There’s no disputing that Facebook is the poster child for social networking. It is the platform for building social connections online and keeping up to date with what’s happening in your social circle. It is one of the two most important platforms in social media.

The other one is Twitter. However, if you try to describe Twitter as a “social network” to anyone who works at the company, they’ll quickly correct you. Internally and externally, Twitter describes itself as an “information network.”

What exactly is the difference? And is there one?

People have used the terms “social media” and “social network” almost interchangeably over the years. It’s inaccurate to say that they’re the same thing, though. In fact, I argue that social networking is a branch of social media, and can itself be further broken down into two distinct branches — the social network and the information network.

It’s with this distinction that I attempt to explain the relationship between Facebook and Twitter, and why I believe they are not destined for a clash of the titans. Instead, they represent two different sides of the same coin.

The Difference Between Facebook and Twitter

It’s easy to see why most people think Facebook and Twitter are essentially the same. The core of their experiences focuses around profiles, relationships and a newsfeed. But if you dig a bit deeper, you realize that people use each platform for different purposes.

On Facebook, you’re supposed to connect with close friends. Becoming friends with someone means he or she gets to see your content, but you also get to see his or her content in return. On Twitter, that’s not the case: you choose what information you want to receive, and you have no obligation to follow anybody. Facebook emphasizes profiles and people, while Twitter emphasizes the actual content (in its case, tweets).

The result is that the stream of information is simply different on both services. You’re more likely to talk about personal issues, happy birthday wishes, gossip about a changed Facebook relationship status, and postings about parties on your Facebook News Feed. On Twitter, you’re more likely to find links and news, and you’re more likely to follow brands, news sources and other entities outside of your social graph. In fact, Twitter tells me that one out of every four tweets includes a link to some form of content.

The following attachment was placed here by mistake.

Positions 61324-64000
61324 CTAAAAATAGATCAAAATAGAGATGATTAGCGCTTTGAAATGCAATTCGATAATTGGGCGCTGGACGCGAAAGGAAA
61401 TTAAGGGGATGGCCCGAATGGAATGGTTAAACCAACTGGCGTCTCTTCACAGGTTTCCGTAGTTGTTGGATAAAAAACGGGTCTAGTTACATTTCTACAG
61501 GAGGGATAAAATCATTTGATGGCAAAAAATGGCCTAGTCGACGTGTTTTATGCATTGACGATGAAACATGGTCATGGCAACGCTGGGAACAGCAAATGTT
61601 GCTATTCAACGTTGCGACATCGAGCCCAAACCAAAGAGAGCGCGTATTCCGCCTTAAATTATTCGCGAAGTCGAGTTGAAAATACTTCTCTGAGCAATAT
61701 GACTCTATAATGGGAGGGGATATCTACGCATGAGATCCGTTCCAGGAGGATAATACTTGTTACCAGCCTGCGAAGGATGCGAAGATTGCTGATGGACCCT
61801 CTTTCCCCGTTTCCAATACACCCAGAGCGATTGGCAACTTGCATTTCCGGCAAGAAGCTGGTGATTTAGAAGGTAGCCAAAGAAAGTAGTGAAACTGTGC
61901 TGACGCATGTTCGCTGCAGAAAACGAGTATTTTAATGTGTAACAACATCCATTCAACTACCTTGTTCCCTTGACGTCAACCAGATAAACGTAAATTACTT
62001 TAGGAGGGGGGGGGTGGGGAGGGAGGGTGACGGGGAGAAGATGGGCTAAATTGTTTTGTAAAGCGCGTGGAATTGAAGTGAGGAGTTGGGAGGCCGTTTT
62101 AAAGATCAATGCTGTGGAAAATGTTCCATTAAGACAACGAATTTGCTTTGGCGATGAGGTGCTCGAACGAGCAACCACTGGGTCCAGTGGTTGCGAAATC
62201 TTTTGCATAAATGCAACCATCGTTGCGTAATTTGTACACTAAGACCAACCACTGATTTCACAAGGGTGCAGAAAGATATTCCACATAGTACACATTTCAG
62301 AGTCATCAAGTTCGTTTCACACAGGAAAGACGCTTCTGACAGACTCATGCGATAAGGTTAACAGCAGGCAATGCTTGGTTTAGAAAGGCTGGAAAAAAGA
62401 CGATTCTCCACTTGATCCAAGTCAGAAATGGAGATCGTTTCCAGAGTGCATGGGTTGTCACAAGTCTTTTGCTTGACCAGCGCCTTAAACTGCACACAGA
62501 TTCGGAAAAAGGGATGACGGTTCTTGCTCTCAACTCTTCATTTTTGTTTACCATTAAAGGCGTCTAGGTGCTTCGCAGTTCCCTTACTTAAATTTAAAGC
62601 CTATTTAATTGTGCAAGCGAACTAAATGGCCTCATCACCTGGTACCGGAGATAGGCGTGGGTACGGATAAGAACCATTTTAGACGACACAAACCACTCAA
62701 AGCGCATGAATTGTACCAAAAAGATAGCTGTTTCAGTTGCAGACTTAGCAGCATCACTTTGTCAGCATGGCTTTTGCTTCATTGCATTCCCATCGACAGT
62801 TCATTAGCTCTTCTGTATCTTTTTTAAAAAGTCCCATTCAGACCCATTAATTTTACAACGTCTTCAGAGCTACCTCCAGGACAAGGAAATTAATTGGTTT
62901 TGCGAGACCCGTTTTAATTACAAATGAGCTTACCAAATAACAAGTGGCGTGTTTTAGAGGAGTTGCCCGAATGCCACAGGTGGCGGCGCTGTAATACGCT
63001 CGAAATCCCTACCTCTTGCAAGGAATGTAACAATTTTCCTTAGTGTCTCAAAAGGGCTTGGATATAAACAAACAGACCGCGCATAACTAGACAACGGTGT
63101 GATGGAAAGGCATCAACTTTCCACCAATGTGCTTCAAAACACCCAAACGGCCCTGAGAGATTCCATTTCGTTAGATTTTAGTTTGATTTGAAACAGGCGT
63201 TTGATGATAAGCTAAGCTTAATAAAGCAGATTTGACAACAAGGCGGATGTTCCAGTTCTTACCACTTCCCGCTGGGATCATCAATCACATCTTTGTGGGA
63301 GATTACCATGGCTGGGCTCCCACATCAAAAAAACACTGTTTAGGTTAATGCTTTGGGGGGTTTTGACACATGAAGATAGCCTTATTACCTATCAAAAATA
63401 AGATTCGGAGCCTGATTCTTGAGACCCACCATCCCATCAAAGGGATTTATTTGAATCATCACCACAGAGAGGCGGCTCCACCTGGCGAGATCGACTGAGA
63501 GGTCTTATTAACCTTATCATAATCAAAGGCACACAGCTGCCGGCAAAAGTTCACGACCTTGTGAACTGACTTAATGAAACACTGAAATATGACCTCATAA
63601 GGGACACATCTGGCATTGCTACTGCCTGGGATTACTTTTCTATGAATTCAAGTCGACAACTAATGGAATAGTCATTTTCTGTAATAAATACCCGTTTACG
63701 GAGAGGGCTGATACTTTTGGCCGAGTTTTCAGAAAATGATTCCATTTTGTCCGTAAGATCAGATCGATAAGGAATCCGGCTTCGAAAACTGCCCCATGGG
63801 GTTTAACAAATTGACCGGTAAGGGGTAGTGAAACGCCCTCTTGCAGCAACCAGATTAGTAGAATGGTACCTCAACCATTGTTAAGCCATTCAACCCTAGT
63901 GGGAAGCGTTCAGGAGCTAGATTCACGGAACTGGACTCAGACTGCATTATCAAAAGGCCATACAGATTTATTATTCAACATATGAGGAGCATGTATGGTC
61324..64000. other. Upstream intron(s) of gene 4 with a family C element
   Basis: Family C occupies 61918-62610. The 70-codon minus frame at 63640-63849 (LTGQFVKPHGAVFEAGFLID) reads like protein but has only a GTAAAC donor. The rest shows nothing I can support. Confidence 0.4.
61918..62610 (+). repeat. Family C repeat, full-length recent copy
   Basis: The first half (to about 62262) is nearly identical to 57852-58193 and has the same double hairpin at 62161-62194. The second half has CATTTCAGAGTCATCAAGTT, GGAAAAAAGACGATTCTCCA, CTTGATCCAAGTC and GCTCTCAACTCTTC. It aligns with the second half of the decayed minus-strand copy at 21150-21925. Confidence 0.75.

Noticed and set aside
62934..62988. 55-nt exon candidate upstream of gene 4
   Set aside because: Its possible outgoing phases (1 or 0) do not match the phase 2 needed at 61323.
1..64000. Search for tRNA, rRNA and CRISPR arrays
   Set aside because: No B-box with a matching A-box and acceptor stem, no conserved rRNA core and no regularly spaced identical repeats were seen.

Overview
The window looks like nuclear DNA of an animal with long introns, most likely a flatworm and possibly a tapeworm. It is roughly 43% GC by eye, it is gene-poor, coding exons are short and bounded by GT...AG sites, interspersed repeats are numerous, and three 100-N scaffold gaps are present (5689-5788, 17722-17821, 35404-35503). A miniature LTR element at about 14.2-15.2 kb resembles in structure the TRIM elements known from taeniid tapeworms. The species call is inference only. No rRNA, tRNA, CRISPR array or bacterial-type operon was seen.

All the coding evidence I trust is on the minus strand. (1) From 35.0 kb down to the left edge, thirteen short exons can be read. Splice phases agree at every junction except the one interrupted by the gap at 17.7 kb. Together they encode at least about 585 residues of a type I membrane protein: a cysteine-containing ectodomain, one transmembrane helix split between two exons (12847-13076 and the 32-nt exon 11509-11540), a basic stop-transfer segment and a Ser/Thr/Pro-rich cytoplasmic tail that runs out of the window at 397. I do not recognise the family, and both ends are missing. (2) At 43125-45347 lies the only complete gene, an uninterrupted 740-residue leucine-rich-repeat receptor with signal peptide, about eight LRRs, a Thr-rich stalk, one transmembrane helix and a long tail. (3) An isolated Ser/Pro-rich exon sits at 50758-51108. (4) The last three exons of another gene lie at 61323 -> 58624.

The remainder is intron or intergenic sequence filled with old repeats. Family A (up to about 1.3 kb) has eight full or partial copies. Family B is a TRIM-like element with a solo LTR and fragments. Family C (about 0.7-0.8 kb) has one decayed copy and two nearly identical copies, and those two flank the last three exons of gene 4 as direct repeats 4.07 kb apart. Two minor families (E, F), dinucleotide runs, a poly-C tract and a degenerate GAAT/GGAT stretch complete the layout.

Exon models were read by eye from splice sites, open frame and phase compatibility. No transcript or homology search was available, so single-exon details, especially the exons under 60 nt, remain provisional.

There’s also interesting data from a team of Korean researchers suggesting that information sharing is fundamentally different on Twitter when compared to social networks. Their conclusion was that Twitter has “characteristics of news media” rather than characteristics of a social network.

In other words, Facebook and Twitter are different once you look past their social media roots. Now it’s time to define the difference between a social network and an information network.

Social Networks vs. Information Networks

This may seem obvious, but social networks are about your social networks. Specifically, the focus is on your friends, colleagues and personal connections. They are about sharing personal or professional experiences together. They are about keeping in touch with friends rather than discovering news or content. Facebook, LinkedIn, Bebo, MySpace, hi5 and Orkut clearly fall under the “social networking” branch of social media.

The concept of an information network is a more recent phenomenon. Information networks are about leveraging different networks to distribute and consume information. While they may utilize an array social media tools in order to find, curate or deliver content, they focus less on what’s happening in your social graph and more on information you want. Twitter may be the best example of an information network, but YouTube (video), Flickr (photos) and Digg (news) are information networks as well.

Pretty much every social media platform has aspects of both types of networks, but they tend to fall into one category or the other. I contend that Foursquare is a social network because it utilizes Facebook’s friend model instead of Twitter’s follow model, but you might have a different opinion.